Where do patients and advocates find evidence?
This website is a good place to keep up-to-date on the research looking at how breast cancer develops, how we might prevent it, and which treatments are most effective for which patients. Under the News & Research section, breast cancer studies are highlighted, summarized, and analyzed by breast cancer advocates. The Controversies section outlines important issues that the research community is undecided about, and provides an advocate perspective. In addition, links to the full text of journal articles and research papers referred to on this website are available through our partnership with Patient INFORM.
Other places to find evidence online include:
- PubMed is a good source for individual studies. It is a free resource of the National Library of Medicine and is part of the National Institutes of Health. It has almost 20 million abstracts and citations describing biomedical, medical, preclinical, and health care systems research.
- The Cochrane Collaboration is an international, independent, non-profit organization that publishes systematic reviews and meta-analyses on breast cancer research.
- The Consumers United for Evidence-based Healthcare (CUE) is a national coalition of health and consumer advocacy organizations committed to empowering consumers to make the best use of evidence-based healthcare. CUE provides podcasts about evidence-based healthcare are on their website.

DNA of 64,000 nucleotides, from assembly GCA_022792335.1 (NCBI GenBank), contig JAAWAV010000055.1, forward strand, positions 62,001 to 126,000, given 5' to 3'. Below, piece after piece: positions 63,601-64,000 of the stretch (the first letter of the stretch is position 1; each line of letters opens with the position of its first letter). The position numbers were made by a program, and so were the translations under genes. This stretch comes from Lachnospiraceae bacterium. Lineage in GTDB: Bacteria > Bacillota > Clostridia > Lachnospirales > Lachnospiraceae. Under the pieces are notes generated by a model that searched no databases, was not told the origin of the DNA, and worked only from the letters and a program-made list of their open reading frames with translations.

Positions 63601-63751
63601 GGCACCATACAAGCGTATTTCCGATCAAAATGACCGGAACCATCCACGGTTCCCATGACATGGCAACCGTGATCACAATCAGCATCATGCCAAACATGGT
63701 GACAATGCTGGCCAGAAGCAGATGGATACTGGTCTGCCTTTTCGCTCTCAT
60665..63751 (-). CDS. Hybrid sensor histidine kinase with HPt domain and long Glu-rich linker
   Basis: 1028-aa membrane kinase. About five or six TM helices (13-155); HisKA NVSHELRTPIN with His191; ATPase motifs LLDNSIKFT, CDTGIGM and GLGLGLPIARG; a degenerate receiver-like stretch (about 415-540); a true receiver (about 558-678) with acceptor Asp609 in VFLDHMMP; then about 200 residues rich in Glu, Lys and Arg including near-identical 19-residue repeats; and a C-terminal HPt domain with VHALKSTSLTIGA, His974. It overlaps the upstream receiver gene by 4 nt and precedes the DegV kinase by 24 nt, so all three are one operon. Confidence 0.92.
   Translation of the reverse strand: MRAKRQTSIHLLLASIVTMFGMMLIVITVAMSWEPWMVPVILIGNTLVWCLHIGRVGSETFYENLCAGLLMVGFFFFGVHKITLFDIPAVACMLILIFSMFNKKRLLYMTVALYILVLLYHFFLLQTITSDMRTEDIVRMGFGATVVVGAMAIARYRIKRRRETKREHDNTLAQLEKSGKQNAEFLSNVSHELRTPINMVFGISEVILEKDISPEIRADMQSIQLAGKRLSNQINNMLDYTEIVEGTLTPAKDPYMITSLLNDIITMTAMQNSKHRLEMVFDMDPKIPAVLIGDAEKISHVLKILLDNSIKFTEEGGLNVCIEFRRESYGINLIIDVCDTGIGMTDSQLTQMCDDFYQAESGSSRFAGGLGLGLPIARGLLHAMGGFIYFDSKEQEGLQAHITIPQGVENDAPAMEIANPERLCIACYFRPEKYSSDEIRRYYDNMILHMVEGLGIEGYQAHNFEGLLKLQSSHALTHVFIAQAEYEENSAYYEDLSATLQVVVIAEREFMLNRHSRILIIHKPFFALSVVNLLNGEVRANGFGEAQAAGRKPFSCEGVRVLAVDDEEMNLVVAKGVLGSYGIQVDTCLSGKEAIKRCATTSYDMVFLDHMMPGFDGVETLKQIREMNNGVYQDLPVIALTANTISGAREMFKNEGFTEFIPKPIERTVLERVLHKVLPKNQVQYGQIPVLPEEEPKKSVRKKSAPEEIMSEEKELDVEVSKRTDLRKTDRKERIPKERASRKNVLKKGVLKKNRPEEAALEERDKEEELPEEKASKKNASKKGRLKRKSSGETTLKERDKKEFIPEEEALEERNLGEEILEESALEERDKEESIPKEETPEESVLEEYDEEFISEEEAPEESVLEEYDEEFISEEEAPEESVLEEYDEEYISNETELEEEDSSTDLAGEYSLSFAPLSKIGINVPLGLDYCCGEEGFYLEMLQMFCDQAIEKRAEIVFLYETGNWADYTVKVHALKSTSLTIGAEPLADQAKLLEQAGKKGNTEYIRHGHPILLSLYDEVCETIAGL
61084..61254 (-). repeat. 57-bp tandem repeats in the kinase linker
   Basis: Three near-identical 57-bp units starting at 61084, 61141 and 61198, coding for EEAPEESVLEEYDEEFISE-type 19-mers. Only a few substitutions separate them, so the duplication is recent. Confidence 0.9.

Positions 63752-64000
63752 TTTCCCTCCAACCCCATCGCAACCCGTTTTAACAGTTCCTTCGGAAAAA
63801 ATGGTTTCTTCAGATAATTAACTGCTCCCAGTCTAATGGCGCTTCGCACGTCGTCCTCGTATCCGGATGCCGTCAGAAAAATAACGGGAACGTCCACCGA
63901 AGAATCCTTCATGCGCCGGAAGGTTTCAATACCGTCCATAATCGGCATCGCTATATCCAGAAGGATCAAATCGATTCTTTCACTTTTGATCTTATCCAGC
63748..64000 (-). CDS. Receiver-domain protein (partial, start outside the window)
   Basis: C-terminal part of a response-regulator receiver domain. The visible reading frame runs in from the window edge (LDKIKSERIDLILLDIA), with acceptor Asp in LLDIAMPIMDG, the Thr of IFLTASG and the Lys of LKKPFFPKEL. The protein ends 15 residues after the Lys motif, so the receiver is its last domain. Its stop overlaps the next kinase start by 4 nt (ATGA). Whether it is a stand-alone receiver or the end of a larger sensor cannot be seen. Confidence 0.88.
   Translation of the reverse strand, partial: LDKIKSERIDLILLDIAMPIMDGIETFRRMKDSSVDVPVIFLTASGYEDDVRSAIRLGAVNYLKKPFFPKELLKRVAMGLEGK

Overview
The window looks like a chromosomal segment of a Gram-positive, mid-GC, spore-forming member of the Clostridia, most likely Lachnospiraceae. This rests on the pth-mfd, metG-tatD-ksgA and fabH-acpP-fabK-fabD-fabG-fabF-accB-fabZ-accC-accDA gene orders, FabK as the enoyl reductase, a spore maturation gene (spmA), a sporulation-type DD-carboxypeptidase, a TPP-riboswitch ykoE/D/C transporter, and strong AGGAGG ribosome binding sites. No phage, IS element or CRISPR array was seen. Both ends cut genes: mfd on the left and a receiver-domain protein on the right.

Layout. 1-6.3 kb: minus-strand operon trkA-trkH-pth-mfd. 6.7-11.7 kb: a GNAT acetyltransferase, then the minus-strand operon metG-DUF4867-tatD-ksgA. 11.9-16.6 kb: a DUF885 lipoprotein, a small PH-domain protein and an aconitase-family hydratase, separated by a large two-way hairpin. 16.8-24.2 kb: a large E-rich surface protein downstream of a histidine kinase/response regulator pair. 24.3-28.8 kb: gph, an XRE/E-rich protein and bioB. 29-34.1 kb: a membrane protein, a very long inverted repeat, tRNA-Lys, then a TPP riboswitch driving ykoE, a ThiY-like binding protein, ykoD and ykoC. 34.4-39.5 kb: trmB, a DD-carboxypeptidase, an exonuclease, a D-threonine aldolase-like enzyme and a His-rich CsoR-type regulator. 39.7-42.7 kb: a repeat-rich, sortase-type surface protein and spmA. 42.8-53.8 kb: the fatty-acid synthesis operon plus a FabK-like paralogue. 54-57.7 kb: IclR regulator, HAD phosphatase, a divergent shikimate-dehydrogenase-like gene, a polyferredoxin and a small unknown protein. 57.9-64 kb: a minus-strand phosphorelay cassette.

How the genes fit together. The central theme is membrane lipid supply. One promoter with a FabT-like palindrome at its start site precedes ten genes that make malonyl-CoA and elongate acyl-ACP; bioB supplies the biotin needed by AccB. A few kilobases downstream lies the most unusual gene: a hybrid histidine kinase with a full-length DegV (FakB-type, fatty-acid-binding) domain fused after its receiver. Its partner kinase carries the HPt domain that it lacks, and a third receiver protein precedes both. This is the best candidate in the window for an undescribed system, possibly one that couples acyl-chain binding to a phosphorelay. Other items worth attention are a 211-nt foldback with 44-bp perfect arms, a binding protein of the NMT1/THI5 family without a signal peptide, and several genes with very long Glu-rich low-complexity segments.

- Understanding Evidence-based Healthcare: A Foundation for Action is an online course provided by the Cochrane Collaboration designed to help users understand the fundamentals of evidence-based healthcare concepts and skills. Registration is open and free of charge.
- The Agency for Healthcare Research and Quality's Effective Health Care Program publishes systematic reviews on the effectiveness and comparative effectiveness of breast cancer tests and treatments, as well as summaries of what is known and not known about them.
- The Early Breast Cancer Trialists' Collaborative Group (EBCTCG) publishes meta-analyses of centrally collected data from women in all randomized trials of the treatment of early breast cancer every five years.